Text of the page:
Daul rubbed at his temple again, not for the first time that afternoon. Plenty of times he had sat in this very yurt, in this very spot - perhaps even scribing the poetry that brought bread to his family - but never had his head hurt in such a manner before. His mind was now spinning from the tale that had been spun back to him - this could not be true. He would not let it be true.
“I d-don’t understand, I thought you said this procedure was safe?” The woman next to him, his wife Gia, tried to stand up, but her heavily-pregnant belly prevented her from even shifting comfortably on the spot, let alone standing.
Daul slipped his hands beneath his wife’s underarms, lifting and supporting her as he did.
“Thank you,” she whispered softly, touching the back of his hand with her palm. He reached for the sun-bleached weave in the middle of their living space, pulling the blanket across Gia’s knees as she turned back to the other woman in the yurt, the midwife kneeling opposite her.
“I’m afraid the situation has changed,” the midwife said. “-as I have already explained to your husband-”
“Cut to the chase, witch-” Daul snapped. Undirected anger and frustration consumed him for a moment, sending his tongue lashing out at the nearest target.
“Daul!” Gia scolded, sparing a vicious scowl for her husband. “I’m s-so sorry, please ignore him-” she stammered. “You were explaining about our expected?”
“Your newborn could live a perfectly normal life, albeit without any potential for magic. It is likely something he’ll not miss - most are unable to develop a talent for it”.
“-or?” Daul growled. He had grown to hate the woman in front of him. Not his wife, no - never his wife. Not even on the darkest nights where he couldn’t do anything but sit in the midnight air remembering how she’d begged for the second child, and how she’d convinced him that everything would be fine thereafter- no, not even then.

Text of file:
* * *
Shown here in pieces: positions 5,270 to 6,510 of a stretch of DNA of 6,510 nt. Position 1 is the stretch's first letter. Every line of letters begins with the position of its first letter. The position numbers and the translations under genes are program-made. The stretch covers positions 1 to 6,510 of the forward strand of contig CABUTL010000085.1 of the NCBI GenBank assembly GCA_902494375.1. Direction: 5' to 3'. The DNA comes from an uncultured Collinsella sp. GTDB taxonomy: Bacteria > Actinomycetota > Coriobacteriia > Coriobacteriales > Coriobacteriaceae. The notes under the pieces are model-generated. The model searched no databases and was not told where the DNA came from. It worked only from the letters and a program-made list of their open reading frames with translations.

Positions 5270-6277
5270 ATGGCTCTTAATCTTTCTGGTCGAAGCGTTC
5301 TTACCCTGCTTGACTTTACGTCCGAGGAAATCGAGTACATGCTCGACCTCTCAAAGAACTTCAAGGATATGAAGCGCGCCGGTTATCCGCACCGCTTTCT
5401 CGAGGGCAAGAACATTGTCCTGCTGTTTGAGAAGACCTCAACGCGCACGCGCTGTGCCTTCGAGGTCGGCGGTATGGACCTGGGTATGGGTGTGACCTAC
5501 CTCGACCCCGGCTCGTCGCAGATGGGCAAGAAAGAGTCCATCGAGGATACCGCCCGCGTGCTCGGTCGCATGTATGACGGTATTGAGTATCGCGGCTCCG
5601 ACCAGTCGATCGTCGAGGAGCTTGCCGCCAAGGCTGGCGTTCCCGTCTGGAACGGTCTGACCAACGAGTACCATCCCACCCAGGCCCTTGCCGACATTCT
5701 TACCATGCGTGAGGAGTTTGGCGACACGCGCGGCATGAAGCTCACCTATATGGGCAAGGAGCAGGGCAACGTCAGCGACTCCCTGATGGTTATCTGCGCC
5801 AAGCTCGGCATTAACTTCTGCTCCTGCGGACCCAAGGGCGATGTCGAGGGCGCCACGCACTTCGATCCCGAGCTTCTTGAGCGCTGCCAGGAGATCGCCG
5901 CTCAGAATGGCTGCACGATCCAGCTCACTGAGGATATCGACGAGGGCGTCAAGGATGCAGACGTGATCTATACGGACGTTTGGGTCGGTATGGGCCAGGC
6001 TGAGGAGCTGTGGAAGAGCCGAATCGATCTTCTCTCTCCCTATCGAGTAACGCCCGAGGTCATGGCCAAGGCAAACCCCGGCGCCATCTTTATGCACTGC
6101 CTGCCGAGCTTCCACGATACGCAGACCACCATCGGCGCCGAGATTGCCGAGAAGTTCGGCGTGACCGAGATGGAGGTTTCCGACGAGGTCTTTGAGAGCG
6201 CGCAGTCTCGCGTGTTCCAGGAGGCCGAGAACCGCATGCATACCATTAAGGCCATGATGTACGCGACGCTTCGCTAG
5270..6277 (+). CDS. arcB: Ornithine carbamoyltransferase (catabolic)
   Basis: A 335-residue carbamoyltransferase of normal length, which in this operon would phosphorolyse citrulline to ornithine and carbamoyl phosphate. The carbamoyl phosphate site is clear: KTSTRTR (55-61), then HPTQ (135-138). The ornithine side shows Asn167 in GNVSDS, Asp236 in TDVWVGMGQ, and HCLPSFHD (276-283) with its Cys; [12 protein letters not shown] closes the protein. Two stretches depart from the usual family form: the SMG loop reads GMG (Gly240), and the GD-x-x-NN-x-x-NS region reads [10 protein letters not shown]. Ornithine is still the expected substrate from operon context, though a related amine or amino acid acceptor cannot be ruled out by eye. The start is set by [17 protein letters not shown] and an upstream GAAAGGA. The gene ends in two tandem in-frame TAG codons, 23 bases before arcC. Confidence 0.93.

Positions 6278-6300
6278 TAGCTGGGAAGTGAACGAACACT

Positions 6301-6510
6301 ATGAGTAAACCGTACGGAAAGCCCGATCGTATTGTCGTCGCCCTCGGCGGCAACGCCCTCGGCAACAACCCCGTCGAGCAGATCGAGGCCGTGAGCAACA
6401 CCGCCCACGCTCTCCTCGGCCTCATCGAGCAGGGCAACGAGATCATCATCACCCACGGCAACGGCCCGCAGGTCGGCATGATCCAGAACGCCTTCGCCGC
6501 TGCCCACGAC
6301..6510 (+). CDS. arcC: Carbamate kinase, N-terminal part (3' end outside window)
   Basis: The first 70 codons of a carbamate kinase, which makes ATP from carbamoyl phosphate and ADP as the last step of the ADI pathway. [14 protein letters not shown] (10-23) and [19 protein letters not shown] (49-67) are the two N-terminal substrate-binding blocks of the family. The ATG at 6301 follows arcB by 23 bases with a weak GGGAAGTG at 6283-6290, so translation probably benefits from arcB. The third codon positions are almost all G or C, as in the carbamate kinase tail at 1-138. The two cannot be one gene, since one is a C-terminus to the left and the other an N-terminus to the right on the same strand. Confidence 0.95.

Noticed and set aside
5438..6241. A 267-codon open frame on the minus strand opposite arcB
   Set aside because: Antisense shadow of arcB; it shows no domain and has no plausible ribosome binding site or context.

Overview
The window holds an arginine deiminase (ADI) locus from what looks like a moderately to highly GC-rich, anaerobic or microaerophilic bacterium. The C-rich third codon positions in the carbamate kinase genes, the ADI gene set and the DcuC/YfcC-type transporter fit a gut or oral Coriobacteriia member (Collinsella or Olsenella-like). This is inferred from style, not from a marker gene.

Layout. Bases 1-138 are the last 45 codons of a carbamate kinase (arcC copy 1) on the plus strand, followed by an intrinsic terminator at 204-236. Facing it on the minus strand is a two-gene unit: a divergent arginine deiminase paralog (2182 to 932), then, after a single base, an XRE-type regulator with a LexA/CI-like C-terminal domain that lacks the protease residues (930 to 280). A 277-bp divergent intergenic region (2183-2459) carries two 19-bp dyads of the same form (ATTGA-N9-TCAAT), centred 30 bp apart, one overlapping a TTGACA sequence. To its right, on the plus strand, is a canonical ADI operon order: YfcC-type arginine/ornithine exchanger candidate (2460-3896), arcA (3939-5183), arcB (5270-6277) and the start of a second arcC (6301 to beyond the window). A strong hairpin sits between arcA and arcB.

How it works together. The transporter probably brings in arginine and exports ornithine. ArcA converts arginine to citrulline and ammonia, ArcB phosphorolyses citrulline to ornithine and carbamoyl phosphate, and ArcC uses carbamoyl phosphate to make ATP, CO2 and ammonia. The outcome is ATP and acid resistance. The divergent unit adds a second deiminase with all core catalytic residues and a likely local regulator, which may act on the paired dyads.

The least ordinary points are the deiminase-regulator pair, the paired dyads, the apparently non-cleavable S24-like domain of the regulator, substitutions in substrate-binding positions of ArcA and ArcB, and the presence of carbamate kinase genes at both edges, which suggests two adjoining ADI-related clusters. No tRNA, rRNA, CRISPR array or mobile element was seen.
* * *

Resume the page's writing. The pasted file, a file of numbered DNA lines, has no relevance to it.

Daul had grown to hate the midwife, the trickster and charlatan, who alongside that blasted surgeon, gods rest the dead, had promised them everything; wrapping it with a ribbon of lies at the last moment. In his most private moments of anger, it was the midwife’s bedraggled hair and crone-like features that he pictured. The woman in front of him shifted on her knees, clearly uncomfortable at having to explain herself again.
“Or - lacking the surgeon’s expert touch - there’s very few hands who can match her expertise, you see-”
“Please-” Gia murmured, looking up at the midwife with dread; at that moment Daul saw his wife as the same person he’d first fallen for, the enduringly hopeful girl who would look for the good in everything. He didn’t envy her gentle spirit right now, nor was he able to protect it - he slipped his hands around her wrists and squeezed gently, trying to reassure her as best he could.
“Your second-born could die the moment the interstitia arcana is removed. It’s a 50/50 chance”. The midwife launched into the longer explanation of the circumstances that had changed since conception; that the region’s foremost thaumaturgic surgeon had died of sickness, and how with her had passed the only qualified specialist within a season's travelling distance. It was all noise, noise that Daul chewed upon unpleasantly as he stared into space; the last dissatisfying gristle to a meal he’d been struggling with all evening.
“-if we don't pursue the operation... what of Ferric?” Gia asked.
As though on cue, Ferric, the couple’s infant son and first-born, still carefully swaddled in his small Beachwood crib, began to fuss. His curious cries stretched out into the tent, the growing whimpering the single means with which the child could explore the tent. He’d been born blind, his eyes swollen and covered by a muscular tissue - it was an outward symptom of Whisper’s disease, a rare overgrowth of the interstitia arcana, an internal natural reservoir for magical energy that existed in all living beings, though it went unused by most.
Only a healthy sample from a blood relation of similar age - such as a newborn infant brother or sister - would give Ferric’s own interstitia the biological template to right its growth. Untreated… the internal musculature would continue to outgrow the boy’s body.
Gods. Gia had begged him to conceive a new child at the behest of the now-passed surgeon - a new sibling for their son, without any risk, so they’d been told. Without the surgeon, the chances of a safe and successful operation to extract material from their second-born were slim.
The midwife didn’t reply, her face falling flat as she let Ferric’s cries answer the two parents in her stead. Daul grimly stood, knowing that he had to step away from the charlatan in their midst, lest he lose his temper, and went to attend to his son. As he knelt down to the short crib beside their bedroll, he could hear Gia’s soft sobs. Ferric was eighteen months old.
What cruel higher power could let a world like this exist?
Vote here on this story: https://www.strawpoll.me/15433187
or tweet me @NorthDT